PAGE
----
The Mexcala Formation is represented by shallow marine light brown siltstones nearby Zoquiapa town, northeastern Guerrero, where a composite section of 25 m (Fig. 2) contains several species of gastropods and bivalves of Campanian age.


Fig. 2. Composite stratigraphic section at localities IGM-2448 and IGM-3557, showing lithology and thickness of Morelos and Mexcala formations.

The material studied is deposited in the Colección Nacional de Paleontología, Instituto de Geología, Universidad Nacional Autónoma de México. Types are included in the Type Collection and classified under the acronym IGM.

Systematic palaeontology

Order Decapoda Latreille, 1802

Section Heterotremata Guinot, 1977

Superfamily Portunoidea Rafinesque, 1815

Family Carcineretidae Beurlen, 1930

Genus Longusorbis Richards, 1975

Type species. Longusorbis cuniculosus Richards, 1975 by monotypy.

Longusorbis quadratus new species

Figures 3.1, 3.2, 4.1

Diagnosis. Relatively small Longusorbis , with quadrate carapace, ornamented margins and narrow urogastric region.

Description. Relatively small carapace, quadrate in outline, widest across the anterior third located at the outer orbital spines, weakly convex transversely and longitudinally. Rostrum medially sulcate and downturned, broadly rimmed and bicornate base. Wide orbits cut by two fissures, inner third concave, outer two-third first sinuous ending in a forwardly and outwardly directed, massive outer orbital spine. Including the outer orbital spine, the lateral margin is armed with 4 equally outwardly directed spines decreasing in size posteriorly. Regions are distinct and demarcated by furrows. The anterior process of the relatively small mesogastric region extends almost to the frontal, the distinct top fading into the downturned sulcus of the rostrum. The most prominent furrow is the cervical furrow extending sinuously from the base of the mesogastric lobe ending below the outer orbital spine defining the posterior margin of the swollen protogastric and hepatic regions. The forwardly-directed hepatic furrow separates the protogastric and hepatic regions. The width of the urogastric region is smaller than the maximum width of the mesogastric region. The broad shield shaped cardiac region is separated from the branchial regions by broad shallow furrows. The mesobranchial lobes bear three tubercles forming a triangle. The posterolateral margins are long and converging posteriorly, slightly concave at the probable point of attachment of the fifth pereiopods.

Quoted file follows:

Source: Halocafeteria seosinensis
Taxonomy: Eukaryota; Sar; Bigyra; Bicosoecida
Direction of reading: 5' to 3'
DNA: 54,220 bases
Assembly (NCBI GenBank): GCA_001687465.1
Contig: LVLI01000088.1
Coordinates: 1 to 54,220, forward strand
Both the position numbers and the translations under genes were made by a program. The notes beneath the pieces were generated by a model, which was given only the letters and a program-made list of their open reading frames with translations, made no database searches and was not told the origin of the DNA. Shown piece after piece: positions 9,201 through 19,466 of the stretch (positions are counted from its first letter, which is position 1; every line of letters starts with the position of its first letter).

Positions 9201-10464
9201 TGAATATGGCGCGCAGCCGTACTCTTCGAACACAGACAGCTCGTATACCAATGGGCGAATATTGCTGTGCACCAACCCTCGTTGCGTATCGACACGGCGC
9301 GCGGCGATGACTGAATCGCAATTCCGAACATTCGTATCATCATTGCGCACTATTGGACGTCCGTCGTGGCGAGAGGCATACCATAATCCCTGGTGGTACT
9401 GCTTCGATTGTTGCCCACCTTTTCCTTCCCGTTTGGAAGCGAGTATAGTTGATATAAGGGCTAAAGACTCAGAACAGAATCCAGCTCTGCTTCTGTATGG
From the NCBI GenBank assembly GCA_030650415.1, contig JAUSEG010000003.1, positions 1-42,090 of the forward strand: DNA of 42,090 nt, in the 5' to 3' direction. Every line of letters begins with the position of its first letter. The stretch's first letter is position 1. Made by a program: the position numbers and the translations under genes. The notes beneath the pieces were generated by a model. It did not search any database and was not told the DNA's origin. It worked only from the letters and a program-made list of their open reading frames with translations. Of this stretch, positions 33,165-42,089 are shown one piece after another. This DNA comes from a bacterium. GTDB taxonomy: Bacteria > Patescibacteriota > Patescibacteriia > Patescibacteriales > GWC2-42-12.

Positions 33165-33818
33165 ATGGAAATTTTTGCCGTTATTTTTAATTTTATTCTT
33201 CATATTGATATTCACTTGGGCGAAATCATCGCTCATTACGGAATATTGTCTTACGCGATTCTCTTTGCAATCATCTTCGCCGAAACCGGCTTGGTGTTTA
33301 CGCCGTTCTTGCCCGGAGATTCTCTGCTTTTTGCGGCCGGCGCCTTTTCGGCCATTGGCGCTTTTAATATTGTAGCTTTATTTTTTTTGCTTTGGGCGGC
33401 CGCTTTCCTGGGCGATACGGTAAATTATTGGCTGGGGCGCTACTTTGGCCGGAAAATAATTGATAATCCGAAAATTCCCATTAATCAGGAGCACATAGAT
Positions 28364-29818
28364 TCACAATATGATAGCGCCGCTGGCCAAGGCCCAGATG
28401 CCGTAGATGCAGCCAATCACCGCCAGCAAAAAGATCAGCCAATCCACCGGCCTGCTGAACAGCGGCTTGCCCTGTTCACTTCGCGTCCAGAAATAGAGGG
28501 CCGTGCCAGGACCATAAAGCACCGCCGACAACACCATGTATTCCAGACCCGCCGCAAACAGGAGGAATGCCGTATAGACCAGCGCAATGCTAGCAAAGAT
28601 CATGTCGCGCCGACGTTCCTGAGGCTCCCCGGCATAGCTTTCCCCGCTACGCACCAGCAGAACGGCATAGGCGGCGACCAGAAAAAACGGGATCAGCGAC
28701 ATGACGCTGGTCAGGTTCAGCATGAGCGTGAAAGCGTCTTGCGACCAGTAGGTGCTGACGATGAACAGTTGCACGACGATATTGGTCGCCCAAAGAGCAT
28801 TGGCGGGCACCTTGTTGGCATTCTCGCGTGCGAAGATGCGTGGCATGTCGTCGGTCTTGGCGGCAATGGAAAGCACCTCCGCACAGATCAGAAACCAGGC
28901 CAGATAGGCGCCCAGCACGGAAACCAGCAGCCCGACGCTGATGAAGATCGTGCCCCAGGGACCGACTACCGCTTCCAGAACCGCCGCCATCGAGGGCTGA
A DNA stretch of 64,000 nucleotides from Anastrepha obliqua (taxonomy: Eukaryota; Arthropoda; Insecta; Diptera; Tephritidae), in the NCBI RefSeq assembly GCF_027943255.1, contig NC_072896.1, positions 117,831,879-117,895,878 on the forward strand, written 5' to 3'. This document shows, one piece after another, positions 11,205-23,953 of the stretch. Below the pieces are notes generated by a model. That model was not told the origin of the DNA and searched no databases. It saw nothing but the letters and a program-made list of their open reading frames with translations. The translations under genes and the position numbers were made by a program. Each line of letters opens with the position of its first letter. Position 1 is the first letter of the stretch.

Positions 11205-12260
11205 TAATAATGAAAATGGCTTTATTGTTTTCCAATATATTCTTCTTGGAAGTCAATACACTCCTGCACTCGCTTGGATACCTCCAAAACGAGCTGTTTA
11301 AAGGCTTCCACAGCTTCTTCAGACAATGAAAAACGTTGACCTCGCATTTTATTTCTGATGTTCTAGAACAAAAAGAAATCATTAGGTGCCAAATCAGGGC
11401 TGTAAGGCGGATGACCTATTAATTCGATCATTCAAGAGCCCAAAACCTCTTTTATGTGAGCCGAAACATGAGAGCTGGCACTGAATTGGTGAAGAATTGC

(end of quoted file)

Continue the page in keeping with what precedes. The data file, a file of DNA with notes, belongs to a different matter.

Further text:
Material. Two specimens. Holotype IGM-8969, and paratype IGM-8970. Coniacian, Mexcala Formation, Temalac, Guerrero.

Measurements. Holotype IGM-8969 length ca. 5.0 mm, width ca. 5.0 mm. Paratype IGM-8970 length ca. 13.0 mm, width ca. 13.8 mm.

Etymology. Refers to carapace outline.

Remarks. This new species differs from L. cuniculosus in having a quadrate outline, a spinose postero-lateral margin, a significantly narrower urogastric region and a more robust front.